JPR Live Session: Laura Marling - Friday, June 5th At Noon
Laura Marling's place in the music world is already well-established: six albums, Grammy nominations, Brit Awards, and Mercury nods. Still, the peculiar truth after all this time, is that Laura Marling is perhaps not quite who you might think she is.
She was just 18 when she released her debut album, Alas, I Cannot Swim, and the records that followed, from I Speak Because I Can in 2010, through to 2017’s Semper Femina, captured a young songwriter exploring both her craft and identity. Her voice — a supple, mesmerising thing, evolved too: richer, harder, smokier when called for, while the songs spoke of wisdom and worldliness and womanhood. But youthful success has a habit of crystallising its subjects, and for many, Marling remained forever the naive, clear-voiced folk singer of her earliest days.
But she is 30 now, and her seventh album, Song For Our Daughter, finds her a wholly different proposition: an artist whose gifts are diverse and accomplished, her interests broad, her talent at its most powerful. The route to this exceptional new collection of songs began in the wake of touring Semper Femina, when Marling stepped away from both her record label and her management, and for the first time in many years found herself without any firm idea of her future. Instead she chose the unexpected: she collaborated with the theatre director Robert Icke; she formed a duo called LUMP with Mike Lindsay from Tunng, recording and touring an album of dissonant melodic beauty. Then she enrolled in a masters degree in psychoanalysis.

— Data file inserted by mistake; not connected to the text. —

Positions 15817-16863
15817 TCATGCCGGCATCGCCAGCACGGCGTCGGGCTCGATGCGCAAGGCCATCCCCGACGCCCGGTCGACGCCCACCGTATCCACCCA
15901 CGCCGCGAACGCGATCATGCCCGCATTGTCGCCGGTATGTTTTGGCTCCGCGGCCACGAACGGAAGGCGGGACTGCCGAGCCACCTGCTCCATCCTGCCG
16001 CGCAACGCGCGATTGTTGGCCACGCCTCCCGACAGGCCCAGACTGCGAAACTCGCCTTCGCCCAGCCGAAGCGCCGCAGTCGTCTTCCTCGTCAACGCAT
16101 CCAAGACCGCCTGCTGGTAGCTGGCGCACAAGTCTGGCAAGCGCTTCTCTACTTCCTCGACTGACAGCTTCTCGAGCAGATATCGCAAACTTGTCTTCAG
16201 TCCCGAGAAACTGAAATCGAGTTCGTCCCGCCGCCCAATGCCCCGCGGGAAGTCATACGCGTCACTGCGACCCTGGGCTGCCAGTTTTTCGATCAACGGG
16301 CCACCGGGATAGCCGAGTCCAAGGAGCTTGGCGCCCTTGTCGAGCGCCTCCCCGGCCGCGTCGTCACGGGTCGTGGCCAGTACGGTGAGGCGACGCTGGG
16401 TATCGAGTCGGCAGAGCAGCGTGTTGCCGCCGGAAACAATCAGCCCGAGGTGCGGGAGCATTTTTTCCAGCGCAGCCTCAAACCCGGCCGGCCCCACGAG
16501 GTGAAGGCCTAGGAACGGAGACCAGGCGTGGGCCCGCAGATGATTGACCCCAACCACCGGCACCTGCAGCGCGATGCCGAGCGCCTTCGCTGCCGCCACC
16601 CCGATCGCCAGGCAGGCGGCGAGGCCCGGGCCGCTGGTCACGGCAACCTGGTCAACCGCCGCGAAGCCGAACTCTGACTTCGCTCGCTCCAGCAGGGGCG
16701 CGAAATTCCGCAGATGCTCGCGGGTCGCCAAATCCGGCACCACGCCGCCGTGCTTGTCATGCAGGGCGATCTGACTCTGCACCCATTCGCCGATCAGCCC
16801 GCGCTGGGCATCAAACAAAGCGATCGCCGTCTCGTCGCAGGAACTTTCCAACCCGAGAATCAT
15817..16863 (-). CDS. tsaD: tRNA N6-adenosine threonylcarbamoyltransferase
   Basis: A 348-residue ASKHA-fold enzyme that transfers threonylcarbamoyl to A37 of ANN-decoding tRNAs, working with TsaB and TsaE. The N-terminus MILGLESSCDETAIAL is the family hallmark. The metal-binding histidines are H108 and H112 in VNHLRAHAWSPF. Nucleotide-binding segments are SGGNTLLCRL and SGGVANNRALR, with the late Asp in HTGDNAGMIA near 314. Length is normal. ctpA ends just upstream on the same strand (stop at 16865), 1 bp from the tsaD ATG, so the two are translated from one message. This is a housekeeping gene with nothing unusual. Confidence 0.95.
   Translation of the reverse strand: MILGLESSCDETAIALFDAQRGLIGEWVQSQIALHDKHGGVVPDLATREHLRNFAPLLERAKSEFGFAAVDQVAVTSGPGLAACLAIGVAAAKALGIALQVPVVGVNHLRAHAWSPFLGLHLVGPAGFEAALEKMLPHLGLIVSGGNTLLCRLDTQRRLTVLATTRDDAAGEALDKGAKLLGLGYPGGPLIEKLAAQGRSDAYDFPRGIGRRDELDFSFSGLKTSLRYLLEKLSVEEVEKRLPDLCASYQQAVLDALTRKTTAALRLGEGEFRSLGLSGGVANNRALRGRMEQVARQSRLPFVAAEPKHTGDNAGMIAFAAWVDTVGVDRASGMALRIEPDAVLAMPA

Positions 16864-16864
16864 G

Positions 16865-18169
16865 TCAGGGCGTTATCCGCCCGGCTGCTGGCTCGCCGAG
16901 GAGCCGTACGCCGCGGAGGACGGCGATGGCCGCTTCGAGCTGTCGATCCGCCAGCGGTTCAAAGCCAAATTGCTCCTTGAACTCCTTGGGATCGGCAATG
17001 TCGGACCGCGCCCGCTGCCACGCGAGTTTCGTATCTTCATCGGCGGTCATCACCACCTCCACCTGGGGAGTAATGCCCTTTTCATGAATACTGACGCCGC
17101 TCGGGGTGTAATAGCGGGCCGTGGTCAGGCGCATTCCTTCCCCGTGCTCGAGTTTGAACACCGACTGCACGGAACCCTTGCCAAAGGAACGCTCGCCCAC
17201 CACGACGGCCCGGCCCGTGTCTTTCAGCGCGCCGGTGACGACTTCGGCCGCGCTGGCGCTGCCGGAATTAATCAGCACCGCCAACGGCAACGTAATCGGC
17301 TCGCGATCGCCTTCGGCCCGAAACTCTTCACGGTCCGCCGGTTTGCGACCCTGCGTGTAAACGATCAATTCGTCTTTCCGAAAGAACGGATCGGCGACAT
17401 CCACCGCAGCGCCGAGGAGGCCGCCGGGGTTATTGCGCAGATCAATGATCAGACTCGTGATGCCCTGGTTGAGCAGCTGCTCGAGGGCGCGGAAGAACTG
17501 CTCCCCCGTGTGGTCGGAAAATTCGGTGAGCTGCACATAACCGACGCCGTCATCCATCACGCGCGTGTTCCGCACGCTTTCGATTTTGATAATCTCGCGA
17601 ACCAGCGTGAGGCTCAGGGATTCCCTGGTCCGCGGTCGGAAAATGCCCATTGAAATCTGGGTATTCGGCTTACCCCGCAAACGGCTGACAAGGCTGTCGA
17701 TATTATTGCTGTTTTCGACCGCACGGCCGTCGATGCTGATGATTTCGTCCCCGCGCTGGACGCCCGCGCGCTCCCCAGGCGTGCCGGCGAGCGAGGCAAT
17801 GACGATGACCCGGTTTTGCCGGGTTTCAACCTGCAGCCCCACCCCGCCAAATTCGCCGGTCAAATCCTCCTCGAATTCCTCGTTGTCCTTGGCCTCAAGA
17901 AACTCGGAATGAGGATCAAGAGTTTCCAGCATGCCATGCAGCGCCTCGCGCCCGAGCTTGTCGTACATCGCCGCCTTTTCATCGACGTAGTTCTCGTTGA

Time away has also allowed her to find a new kind of settledness. After many years of touring, and time living in the US and on the south coast, she has returned to London, living one street away from her oldest sister and her niece; her middle sister shares her home; she describes herself as “at a very comfortable place in my life, in a functioning long-term relationship.” Song For Our Daughter is the first album Marling has written away from the road, and it is perhaps this contentment that has allowed her to step away from confessional songwriting. “It’s really hard for me to say, but I think that lack of ‘I’ is probably there,” she says. “I’m aware of being looked at, internally, by the proximity of people around me. There’s a really good Henry Miller quote where towards the end of his life he stopped writing and started painting and said ‘I found painting to be the only medium by which I couldn’t cause people harm’. I was like ‘I feel you!’”
Listen Friday, June 5th at Noon for a JPR Live Session with Laura Marling on JPR's Rhythm & News Service. To listen online, click the orange "Play" button at the top of the page and select "Rhythm & News."